Cigarette Smoke. Smoking causes 87% of lung cancer deaths, and accounts for 30% of all cancer-related deaths. Cigarettes, nicotine, or both may contribute to lung cancer in one or more of the following ways:
- The smoke is the most dangerous component of the cigarette. Chemicals formed during smoking trigger genetic mutations that lead to cancer. When people inhale cigarette smoke, they bring into their lungs tar that includes over 4,000 chemicals, some of which are carcinogenic (cancer-causing). Other inhaled chemicals in cigarette smoke that may increase the risk for cancer include cyanide, benzene, formaldehyde, methanol (wood alcohol), acetylene (the fuel used in torches), and ammonia. Smoke also contains nitrogen oxide and carbon monoxide, both harmful gases.
- Nicotine is responsible for the addicting properties of tobacco. It is not clear if nicotine itself plays a role in the growth of cancer cells. In any case, nicotine replacement products are much, much safer than tobacco.
Radon. Radon is a gas produced naturally by the breakdown of uranium. It is often present in the soil and in water and can seep into any dwelling. Radon is the second leading cause of lung cancer.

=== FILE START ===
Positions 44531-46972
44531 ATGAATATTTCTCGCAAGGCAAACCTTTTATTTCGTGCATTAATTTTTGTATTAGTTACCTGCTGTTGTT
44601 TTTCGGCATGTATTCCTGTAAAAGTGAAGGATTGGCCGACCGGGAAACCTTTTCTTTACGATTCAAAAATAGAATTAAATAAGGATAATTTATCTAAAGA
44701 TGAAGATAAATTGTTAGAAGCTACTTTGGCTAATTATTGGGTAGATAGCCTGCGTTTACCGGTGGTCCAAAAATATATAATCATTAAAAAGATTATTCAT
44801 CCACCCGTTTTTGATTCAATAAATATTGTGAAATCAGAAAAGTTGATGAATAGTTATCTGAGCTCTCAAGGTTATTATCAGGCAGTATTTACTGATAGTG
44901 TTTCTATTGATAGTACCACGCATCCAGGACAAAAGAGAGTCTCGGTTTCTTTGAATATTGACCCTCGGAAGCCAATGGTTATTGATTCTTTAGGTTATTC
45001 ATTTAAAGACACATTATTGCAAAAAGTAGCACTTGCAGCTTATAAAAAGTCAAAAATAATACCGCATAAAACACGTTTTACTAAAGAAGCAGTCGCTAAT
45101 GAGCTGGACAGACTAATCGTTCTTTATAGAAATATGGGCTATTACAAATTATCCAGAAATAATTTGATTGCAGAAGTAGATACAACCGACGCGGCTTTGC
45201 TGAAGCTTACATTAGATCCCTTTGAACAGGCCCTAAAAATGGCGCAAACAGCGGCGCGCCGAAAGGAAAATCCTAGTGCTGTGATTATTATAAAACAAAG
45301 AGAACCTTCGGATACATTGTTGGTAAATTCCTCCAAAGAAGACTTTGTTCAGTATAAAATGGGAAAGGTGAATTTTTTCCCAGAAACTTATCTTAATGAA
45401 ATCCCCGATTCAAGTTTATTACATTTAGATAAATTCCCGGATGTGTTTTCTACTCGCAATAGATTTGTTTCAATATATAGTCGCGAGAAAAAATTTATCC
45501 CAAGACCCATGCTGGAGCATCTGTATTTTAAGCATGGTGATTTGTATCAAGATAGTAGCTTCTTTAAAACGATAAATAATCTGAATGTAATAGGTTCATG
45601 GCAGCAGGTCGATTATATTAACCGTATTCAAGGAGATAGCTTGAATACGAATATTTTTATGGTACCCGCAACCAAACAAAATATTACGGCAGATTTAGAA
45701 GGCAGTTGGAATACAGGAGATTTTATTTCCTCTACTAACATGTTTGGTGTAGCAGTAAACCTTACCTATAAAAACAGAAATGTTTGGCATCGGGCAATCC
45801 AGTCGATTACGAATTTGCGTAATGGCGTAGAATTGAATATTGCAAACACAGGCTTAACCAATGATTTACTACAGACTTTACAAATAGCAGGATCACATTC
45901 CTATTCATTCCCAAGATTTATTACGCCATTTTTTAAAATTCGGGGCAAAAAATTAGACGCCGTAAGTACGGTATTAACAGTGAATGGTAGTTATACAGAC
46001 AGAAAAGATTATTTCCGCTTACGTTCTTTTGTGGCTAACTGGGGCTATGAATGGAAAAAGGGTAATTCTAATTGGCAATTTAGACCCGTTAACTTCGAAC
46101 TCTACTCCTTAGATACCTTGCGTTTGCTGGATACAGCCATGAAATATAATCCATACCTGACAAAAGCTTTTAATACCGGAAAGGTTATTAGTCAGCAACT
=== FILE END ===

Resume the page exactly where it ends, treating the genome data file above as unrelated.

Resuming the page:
Other Contributors. Toxic particles leading to precancerous changes in the lung are also found in marijuana. Multiple studies report an association between abnormal lung changes and marijuana smoking.
There is considerable debate over the lung cancer risk posed by depleted uranium used in military weapons (such as in the Gulf and Balkan conflicts).
Review Date: 07/01/2010
Reviewed By: Harvey Simon, MD, Editor-in-Chief, Associate Professor of Medicine, Harvard Medical School; Physician, Massachusetts General Hospital. Also reviewed by David Zieve, MD, MHA, Medical Director, A.D.A.M., Inc.